August Miscellany 2018

August is the second half of the summer holiday when there were fewer church commitments. We didn’t travel much and I did read a bit more. The over 20 degrees C temperatures have left us and it has been feeling more like a normal Newcastle summer now. The theme of this month is definitely farewell. Not only the usual summer-time international-students-going-home farewell, but also the first ever farewell to my workplace friends and colleagues. For everyone who hasn’t heard, I left the company I worked for eight and a half years and I’m starting a new chapter with my church.

My old desk and office, featuring lovely colleagues Olivia, Debra and Hiu!


I watched quite a few films this month. My favourite is Brooklyn. But maybe it’s only because I watched that one the last.

Prince Caspian was a fail for me. The storyline was changed too much. But for the sake of the film audience, the changes were understandable. What I didn’t like were the characters. Peter the High King was not respectable and loveable. Caspian lost all his childlike-admiration of Peter who was the hero of all the Old Narnian stories. Peter didn’t apologise when his stubborn and unwise attack failed, costing many lives. Caspian and Peter blamed each other for the failure. No apology, no forgiveness, no unity.

The Voyage of the Dawn Treader is my favourite Narnia book and the film was a delightful surprise compared to the last film. The characters were truer to those in the original book. Lucy was a darling as usual. I especially like the scene of her turning into Susan. Although that plot was not in the book, it served the purpose really well, especially with the conclusion in her own word “when you grow up, you should be just like you”. Eustace Scrubb was such a likeable pain – way more endearing than the boy in the book! I look forward to seeing him in The Silver Chair. There were many changes to the storyline, but somehow they were really natural and engaging. I like them as much as the original plots. For example, the extremely helpful dragon! The heavenly feeling I loved most in the book was not there in the film, but it’s OK, I have tasted it in my mind already thanks to Lewis’ own writing. The farewell to Reepicheep was really touching!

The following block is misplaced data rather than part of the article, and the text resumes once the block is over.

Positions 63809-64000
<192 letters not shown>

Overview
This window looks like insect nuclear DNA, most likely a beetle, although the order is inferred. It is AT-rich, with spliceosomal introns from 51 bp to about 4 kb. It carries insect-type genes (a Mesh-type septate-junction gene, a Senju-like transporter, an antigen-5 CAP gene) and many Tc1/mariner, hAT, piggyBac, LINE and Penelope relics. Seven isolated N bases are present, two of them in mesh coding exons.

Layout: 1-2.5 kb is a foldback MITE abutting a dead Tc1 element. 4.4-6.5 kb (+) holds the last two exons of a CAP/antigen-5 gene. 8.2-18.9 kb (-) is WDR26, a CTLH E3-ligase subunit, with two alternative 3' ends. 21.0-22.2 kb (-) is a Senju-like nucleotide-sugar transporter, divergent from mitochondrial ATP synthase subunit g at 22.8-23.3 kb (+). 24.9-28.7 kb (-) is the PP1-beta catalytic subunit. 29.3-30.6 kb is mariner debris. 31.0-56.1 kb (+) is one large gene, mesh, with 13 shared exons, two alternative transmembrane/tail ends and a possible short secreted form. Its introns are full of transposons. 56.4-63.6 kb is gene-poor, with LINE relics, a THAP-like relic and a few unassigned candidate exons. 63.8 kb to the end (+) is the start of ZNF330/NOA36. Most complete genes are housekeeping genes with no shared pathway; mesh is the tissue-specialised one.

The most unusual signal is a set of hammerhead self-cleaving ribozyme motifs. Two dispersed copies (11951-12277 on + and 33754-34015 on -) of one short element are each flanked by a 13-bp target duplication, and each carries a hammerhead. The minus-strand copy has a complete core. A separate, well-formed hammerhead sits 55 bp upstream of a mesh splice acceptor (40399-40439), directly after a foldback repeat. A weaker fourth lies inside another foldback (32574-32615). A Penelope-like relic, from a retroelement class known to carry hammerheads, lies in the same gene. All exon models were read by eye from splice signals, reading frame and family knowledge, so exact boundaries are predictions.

I watched three recent Saoirse Ronan films. (I finally found out how to pronounce her name!) I don’t have much to say about Lady Bird. It doesn’t speak to me very much since my teenage life was very different. The only thing that resonates is the fact that my mother does not seem to ever be happy with how I look either, when Lady Bird said in the changing room, “why can’t you say I look nice?”

Brooklyn is heartbreakingly beautiful. Saoirse Ronan is amazing, as well as everyone else. You just have to watch it.

I have a lot to say about On Chesil Beach. I’ll try not to spoil it too much. If you haven’t watched it, feel free to skip the following paragraphs.

It’s a typical Ian McEwan adaptation. It reminded me of Atonement acutely: one mistake has lifelong consequences. One misunderstanding ruins two lives. They wanted to make each other happy. But they made each other miserable for life. The ending was a bit cheesy and predictable. But it was so shockingly realistic and brutally raw: the heart-cutting regret, the irreversible consequences, the lonely prospect at the end of life, a life without hope. They were too young. It is too late.

It is one of the saddest films I watched recently. The gist of the story itself is very similar to La La Land, but told in a very different mood and style. La La Land is a fairy-tale. Even the sad ending is fairy-tale-like romance: even without the love of his life, the prince is still young, attractive, under the spotlight, worshipped by his jazz fans. On Chesil Beach is raw reality: the prince is old and frail, hateful and friendless, piercing the packaging of a microwave food in a dim, greasy and messy kitchen alone. That scene will stay in my mind for a long time.